Thursday, August 24, 2023

A Writer's Drought?


We are staying the month on Vancouver Island, near Nanoose Bay. This picture shows the cove just a 6-minute walk down the hill. Despite daily news of wildfires all through Canada, and the aftermath of the devastating fires in Hawaii, here, the air is clear blue and the temperatures are averaging about 70F. So, of course, I feel a mix of guilty and gratefulness as I watch the deer come down out of the forest to graze on the golf course just outside our patio.

And we did escape the high temperatures and smoky air back home in Spokane. At least for this month. I still remember those drought restrictions in San Francisco so long ago. The water shortage was so bad, we could only flush the toilet once a day. Ewww! Somehow, we all survived. Yet, it's hard to watch those firemen and those voracious fires that are increasingly so difficult to stop.

I also thought of a writer's drought. When do we simply stop writing and cannot seem to start again?

Actually, we could see a writer's drought as somewhat of an ebb and flow, for we do persevere. Sometimes the story itself carries us on. Sometimes a morning's reflection brings new ideas, new images, or new words.

Sometimes writing a poem, even a haiku, short and disciplined, nurtures our creativity. That's one reason I do like writing challenges -- such as NaNoWriMo (the challenge to write 50,000 words in one month), or WEP's Flash Fiction challenge every other month (that's Write...Edit...Publish...).

Sometimes belonging to a writing group or having a writing partner to share new words with brings helpful feedback and new understandings. Either can be a rare gift.

If you have ever encountered a writer's drought, what strategies or events brought you back to writing?

Meanwhile, I will return to the patio, to sit in the swinging chair, to watch the deer, and simply reflect on this complex and still beautiful gift of life.

Image from Ignited Moth

Thursday, August 17, 2023

Write...Edit...Publish: A Summer Taste of Chocolate . . .

 Just in time, here is my flash fiction post for the August prompt from Write...Edit...Publish:


I sat on the somewhat lumpy swinging chair on the veranda, hoping no one would find me. Ever since Wanda Jane began the tradition of afternoon tea, I wanted to hide. If you didn’t want to drink any of the teas she provided, from mint to ginger to green, she did offer hot cocoa. But that was nothing like the chocolat chaud we tasted in Paris. Allen wasn’t here with me now, to tease me about the lumps in the cocoa or even Wanda Jane’s officiousness, as she moved around the tables, offering hot water to dilute the chocolate.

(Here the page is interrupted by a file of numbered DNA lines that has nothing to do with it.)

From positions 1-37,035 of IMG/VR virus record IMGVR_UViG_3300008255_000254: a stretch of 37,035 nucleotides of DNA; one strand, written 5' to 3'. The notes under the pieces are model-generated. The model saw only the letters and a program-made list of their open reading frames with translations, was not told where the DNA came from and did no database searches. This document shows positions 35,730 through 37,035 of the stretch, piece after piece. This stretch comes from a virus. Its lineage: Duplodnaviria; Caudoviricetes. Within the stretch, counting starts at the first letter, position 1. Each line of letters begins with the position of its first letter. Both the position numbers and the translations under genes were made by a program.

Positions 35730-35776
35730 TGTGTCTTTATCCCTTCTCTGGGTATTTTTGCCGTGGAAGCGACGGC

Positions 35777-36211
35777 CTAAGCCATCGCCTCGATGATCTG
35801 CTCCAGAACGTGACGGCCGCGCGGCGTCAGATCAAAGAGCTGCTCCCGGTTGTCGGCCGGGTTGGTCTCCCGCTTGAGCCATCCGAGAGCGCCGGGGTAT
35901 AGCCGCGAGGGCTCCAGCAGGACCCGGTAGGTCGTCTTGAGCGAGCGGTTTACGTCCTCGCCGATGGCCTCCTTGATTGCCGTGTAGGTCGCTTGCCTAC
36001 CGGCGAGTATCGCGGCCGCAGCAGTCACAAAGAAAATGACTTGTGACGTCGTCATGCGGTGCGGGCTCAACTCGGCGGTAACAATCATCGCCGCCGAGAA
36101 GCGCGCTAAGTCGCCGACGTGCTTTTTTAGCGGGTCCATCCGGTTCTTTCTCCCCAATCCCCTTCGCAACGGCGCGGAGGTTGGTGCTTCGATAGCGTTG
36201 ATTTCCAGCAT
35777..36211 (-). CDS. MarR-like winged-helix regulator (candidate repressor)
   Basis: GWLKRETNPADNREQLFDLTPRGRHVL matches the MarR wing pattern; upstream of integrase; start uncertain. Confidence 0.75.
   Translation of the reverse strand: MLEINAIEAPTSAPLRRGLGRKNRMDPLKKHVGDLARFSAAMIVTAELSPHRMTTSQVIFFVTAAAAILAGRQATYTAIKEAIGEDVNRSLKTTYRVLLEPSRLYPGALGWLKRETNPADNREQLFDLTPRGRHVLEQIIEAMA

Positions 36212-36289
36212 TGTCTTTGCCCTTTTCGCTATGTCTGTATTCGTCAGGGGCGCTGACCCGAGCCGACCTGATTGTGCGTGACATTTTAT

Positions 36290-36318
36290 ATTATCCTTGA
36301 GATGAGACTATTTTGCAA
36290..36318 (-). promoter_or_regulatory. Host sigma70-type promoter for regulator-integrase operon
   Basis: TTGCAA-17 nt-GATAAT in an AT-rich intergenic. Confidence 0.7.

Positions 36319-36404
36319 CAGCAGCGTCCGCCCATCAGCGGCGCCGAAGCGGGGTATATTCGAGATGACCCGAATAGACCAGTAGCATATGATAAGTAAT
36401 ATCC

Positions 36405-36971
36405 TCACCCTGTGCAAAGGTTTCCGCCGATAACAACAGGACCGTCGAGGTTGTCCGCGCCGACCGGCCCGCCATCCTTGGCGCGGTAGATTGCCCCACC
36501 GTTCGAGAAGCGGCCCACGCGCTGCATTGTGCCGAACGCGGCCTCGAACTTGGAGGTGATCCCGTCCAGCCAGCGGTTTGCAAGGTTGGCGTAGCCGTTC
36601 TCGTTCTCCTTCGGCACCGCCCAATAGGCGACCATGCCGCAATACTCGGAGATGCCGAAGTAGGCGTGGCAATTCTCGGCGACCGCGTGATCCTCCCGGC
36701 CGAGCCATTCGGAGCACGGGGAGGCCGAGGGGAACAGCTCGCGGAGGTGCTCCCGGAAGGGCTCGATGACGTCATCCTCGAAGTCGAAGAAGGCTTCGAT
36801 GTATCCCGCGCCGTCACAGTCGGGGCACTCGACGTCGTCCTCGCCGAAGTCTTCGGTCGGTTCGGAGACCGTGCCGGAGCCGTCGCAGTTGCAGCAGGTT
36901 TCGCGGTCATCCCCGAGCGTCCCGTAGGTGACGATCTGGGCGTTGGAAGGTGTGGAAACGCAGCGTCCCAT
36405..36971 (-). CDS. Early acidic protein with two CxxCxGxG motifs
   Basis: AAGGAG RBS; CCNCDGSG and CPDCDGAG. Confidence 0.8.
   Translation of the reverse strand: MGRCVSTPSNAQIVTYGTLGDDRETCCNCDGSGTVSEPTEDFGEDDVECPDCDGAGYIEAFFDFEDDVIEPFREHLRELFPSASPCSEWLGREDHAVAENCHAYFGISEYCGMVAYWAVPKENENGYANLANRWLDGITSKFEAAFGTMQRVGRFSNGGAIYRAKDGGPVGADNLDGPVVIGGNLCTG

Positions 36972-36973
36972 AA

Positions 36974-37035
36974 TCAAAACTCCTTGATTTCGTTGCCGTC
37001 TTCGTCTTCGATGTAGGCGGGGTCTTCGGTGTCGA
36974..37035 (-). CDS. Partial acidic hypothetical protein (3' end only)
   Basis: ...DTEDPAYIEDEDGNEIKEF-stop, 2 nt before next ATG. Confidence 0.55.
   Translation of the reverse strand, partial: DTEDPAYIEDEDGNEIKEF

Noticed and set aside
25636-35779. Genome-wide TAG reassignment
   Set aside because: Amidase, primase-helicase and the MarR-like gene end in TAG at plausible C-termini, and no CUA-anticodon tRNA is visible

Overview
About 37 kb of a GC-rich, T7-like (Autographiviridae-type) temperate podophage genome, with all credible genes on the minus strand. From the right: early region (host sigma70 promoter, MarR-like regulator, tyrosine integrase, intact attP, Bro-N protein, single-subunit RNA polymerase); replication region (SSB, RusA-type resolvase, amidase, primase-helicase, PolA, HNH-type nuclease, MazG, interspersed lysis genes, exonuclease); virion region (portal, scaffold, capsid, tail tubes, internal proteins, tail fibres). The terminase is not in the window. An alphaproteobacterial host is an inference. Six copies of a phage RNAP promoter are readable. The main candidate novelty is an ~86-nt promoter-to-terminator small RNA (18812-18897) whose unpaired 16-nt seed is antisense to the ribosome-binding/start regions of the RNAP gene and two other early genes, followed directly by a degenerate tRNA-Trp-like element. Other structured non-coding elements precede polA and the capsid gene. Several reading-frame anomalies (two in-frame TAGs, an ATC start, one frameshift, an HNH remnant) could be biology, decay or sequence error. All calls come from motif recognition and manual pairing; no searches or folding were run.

So long ago, yet that had been our first time in Paris. We walked to the top of the Eiffel Tower, entranced by the fireworks at the end of the day, the flashes of color every bit as bright as the city lights arrayed below us. We rented a small pension, five flights up a circular stone stairway with no elevator. I smiled. No way could I walk up those stairs now. How many museums we wandered then, even that small Picasso Museum, a little out of the way in the Marais District with its rows of 17th Century houses.

We found Van Gogh’s last self-portrait at the Musée d'Orsay. A tour guide set a fast pace as she led a crowd of some forty tourists past us, pointing to the left and the right. We simply stood in one place, drinking in every moment as if we had nowhere else to be. What a joy it was to be an independent traveler.

Ah, I wouldn’t go on that long flight without him. Better to sip the hot cocoa and remember. If I close my eyes, I can still see him before me, holding out that steaming cup of rich, hot chocolate, embellished with crème, and beside it, an unforgettable crusty, warm croissant, and saying, “One day, we’ll return to Paris, my love. Even if only in our memories.”

Word Count: 437 (FCA)

About Write...Edit...Publish...  Every other month, writers are encouraged to post a flash fiction and read what others have written. You can go HERE to see more about the guidelines. 

As you may have guessed, this month's prompt was inspired by that deliciously romantic movie, Chocolat! NOTE: For this August prompt, the deadline is August 16-18. 

I barely made this deadline between problems with internet access and problems accessing files saved by that useful but sometimes frustrating iCloud! But you can still participate. A lovely prize awaits you. See DETAILS HERE.

And if writing flash fiction is new to you, Denise Covey has written a stunning and helpful 'how to' that features her take on the prompt, chocolat. Read it HERE.

HERE'S ANOTHER OPPORTUNITY FOR WRITERS: You may want to submit to WEP's upcoming 2024 FLASH FICTION ANTHOLOGY (release approximately May, 2024). Submissions are due by December 31, 2023, with DETAILS HERE.

NOTE: That inspirational picture of chocolat seen just above my flash fiction came from with their fascinating and detailed discussion of how to make the best cappuccino! This might be fun to try once we're back home. 

May you enjoy every day of these last days of summer.

Vacation . . .